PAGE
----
>>
    >> >Then...heaven forbid...you might have to rotate the shot after the fact like
    >> >we've been doing for years.

    >>
    >> Sorry, I neglected to put the smiley. I can just imagine that
    >> it would be annoying if it was random when shooting down from a
    >> tripod to flat material on a table. The other annoying thing is that
    >> when rotated, the image has to be reduced in size because of the
    >> aspect ratio of the display. Can it be switched off as an option?
    >>
    >> --
    >> Ken Tough

    >
    >I watched a photog with a D70 on a tripod shooting a portrait shot of a
    >child recently. He had the auto-rotate turned on, and the camera LCD
    >dutifully showed the image rotated sideways, so he was screwing his head
    >sideways to look at the image. I asked him why he didn't turn
    >auto-rotate off, and he claimed that the camera couldn't do that. Not
    >knowing much about D70s I didn't argue, I just said that I could do that
    >with my 300D, and left it at that. Personally, I think it's a pretty
    >useless gimmick anyway, and it's only there to avoid rotating the camera
    >when playing back shots with the camera in hand. And since it reduces
    >the size of the image to fit the long dimension across the LCD, it's
    >harder to evaluate the shot. Mine is off, and it will stay off.


    He is just an idiot. On the D70 go into the playback menu and set
    'Rotate Tall' to OFF. You can also go down to the setup menu and set
    'Image rotation' to OFF, but then the camera will not record the format
    of the shot.

    Peter

    Peter
     
    Peter Rongsted, Oct 9, 2004
    #19
  20. (Rudi Cheow) wrote:

    >>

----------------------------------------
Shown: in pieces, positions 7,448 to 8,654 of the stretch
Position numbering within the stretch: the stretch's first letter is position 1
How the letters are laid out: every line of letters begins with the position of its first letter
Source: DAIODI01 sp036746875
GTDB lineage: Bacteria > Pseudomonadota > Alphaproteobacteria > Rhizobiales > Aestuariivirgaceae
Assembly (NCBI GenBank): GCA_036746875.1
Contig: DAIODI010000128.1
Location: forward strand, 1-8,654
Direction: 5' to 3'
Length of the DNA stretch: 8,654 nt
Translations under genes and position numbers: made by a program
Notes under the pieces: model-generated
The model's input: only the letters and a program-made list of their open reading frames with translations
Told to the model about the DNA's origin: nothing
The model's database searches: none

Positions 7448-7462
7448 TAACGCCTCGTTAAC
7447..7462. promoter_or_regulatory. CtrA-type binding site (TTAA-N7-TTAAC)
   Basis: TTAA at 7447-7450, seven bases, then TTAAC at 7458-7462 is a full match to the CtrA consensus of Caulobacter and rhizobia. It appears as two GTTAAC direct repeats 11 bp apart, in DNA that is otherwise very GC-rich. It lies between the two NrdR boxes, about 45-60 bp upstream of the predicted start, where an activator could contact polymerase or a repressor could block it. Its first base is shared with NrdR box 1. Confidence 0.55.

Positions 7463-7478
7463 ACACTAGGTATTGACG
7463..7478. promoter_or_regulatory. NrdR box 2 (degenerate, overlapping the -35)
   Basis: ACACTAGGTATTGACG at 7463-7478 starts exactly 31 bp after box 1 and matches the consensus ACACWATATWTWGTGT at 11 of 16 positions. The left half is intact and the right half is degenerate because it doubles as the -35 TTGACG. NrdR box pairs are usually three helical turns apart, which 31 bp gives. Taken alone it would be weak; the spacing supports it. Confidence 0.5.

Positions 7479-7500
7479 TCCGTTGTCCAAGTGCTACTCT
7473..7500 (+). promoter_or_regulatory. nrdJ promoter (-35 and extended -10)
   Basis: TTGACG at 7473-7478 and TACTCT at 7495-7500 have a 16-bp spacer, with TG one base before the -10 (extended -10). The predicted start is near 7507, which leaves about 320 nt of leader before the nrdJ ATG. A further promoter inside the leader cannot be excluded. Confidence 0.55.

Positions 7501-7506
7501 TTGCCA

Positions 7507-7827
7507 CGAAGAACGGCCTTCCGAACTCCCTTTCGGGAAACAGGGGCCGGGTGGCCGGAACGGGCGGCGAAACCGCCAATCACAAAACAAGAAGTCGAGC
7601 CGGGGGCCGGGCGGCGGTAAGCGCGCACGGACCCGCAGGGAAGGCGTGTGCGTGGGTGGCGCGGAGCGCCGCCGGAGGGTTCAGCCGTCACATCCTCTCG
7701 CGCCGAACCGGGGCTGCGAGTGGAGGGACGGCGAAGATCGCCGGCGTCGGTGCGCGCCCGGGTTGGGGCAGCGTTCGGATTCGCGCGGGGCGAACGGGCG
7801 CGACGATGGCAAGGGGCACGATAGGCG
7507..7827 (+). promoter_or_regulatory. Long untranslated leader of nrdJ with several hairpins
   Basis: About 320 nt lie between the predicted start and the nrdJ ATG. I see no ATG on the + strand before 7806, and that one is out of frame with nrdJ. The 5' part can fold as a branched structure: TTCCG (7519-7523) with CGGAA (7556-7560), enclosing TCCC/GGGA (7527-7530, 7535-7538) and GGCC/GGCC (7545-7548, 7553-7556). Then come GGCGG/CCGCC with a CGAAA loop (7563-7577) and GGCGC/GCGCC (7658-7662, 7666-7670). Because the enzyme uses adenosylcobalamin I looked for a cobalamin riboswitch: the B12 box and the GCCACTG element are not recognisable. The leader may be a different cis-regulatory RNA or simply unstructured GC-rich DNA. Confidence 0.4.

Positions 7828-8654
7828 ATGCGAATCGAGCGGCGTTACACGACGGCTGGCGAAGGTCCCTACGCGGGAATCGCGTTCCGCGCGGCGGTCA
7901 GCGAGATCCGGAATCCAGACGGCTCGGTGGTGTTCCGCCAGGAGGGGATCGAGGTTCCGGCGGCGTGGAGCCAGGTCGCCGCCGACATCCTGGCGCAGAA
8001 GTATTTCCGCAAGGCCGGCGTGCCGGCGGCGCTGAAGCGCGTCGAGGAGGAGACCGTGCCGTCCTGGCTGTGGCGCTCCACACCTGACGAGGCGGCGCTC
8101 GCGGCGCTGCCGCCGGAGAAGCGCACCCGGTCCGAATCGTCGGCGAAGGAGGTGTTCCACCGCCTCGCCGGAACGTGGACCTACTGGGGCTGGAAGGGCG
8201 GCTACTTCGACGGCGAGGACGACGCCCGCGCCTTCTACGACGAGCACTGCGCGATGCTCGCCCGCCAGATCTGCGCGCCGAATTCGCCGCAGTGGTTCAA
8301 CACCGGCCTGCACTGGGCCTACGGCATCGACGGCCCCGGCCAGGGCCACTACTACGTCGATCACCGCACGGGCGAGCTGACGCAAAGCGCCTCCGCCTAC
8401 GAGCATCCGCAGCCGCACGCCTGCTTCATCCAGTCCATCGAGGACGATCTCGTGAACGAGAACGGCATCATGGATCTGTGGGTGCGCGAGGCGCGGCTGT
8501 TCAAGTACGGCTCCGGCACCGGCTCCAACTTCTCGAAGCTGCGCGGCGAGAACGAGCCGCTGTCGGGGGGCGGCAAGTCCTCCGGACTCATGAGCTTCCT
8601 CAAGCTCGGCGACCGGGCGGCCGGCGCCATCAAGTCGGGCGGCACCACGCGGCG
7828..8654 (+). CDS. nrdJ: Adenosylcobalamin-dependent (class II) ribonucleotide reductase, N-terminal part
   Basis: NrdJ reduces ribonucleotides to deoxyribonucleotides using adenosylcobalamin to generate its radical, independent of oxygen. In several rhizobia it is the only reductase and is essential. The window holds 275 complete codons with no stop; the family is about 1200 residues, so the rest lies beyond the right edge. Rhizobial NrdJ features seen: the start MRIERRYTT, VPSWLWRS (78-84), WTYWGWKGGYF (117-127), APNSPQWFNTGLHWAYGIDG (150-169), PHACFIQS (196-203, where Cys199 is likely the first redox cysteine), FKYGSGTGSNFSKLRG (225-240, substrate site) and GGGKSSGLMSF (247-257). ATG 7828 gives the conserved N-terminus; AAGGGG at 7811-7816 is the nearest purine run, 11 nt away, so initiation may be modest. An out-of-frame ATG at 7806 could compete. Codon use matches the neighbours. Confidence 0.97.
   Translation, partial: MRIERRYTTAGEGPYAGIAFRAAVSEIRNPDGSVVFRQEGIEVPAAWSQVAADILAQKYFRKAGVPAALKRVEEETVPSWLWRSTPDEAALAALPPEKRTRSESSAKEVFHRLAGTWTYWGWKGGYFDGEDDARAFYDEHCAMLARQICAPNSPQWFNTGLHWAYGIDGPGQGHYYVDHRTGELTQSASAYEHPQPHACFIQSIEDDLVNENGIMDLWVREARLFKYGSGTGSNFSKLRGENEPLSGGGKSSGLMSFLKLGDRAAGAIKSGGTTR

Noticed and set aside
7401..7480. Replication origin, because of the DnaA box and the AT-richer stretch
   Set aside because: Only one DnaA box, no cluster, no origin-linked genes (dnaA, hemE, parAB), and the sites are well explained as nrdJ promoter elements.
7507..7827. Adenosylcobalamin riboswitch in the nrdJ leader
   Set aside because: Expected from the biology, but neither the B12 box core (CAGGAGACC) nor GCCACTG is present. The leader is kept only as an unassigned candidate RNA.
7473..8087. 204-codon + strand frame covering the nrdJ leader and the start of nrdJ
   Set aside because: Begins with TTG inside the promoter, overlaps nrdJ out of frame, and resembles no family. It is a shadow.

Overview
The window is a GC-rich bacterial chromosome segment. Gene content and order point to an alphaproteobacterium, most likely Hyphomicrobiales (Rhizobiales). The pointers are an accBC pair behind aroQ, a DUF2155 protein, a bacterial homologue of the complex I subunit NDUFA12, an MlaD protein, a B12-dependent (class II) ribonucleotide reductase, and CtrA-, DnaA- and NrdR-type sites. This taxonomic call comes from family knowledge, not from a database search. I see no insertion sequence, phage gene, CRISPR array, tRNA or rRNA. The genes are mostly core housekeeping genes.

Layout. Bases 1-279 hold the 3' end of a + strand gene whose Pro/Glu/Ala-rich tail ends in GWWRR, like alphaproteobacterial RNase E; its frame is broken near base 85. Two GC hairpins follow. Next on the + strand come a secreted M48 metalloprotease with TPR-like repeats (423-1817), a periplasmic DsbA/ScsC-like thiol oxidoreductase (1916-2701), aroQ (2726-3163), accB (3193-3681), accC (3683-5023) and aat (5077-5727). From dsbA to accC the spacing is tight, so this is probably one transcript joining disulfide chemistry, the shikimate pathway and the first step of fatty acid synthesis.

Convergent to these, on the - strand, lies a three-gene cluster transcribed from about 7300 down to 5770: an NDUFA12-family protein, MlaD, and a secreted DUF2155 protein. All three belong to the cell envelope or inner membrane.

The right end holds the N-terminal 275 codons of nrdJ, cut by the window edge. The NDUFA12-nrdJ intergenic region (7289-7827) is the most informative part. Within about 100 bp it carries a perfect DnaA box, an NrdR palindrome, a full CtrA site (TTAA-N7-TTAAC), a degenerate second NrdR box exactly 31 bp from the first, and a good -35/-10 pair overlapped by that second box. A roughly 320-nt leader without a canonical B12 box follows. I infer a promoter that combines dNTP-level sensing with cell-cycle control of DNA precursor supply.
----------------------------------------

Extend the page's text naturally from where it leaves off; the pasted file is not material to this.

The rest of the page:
>> Personally, I think it's a pretty
    >> useless gimmick anyway...
    >>

    >
    >I think it's by no means "useless" - in fact for me and shooting I do,
    >it's invaluable.
    >
    >I almost always shoot handheld, so the tripod-head-skewing-syndrome is
    >not an issue for me, and a large proportion (about 40%-50%) of my
    >shots are portrait orientated. This means that when I view the preview
    >on screen (which I don't do much anyway - I carry an Archos AV400 with
    >me as storage and for viewing pictures), it is orientated correctly.
    >Yes, the actual preview size is smaller because it takes up less space
    >on screen, but as I said, I don't use this much anyway (and where's
    >the harm in zooming?).
    >
    >But the most useful thing about the feature for me is the fact that I
    >don't have to rotate the vertical ones once they're on my PC - when
    >you go away on a trip and take thousands of shots, the last thing you
    >want to do is go through them and rotate the ones that you shot
    >vertically, especially when there's loads of them.


    Or you could just read the manuall. And set the camera up to record the
    format and have i rotated when transfered to the pc, but turn the
    'Rotate tall' off in the play menu. Then you would get the best of both
    worlds.

    Peter
     
    Peter Rongsted, Oct 9, 2004
    #20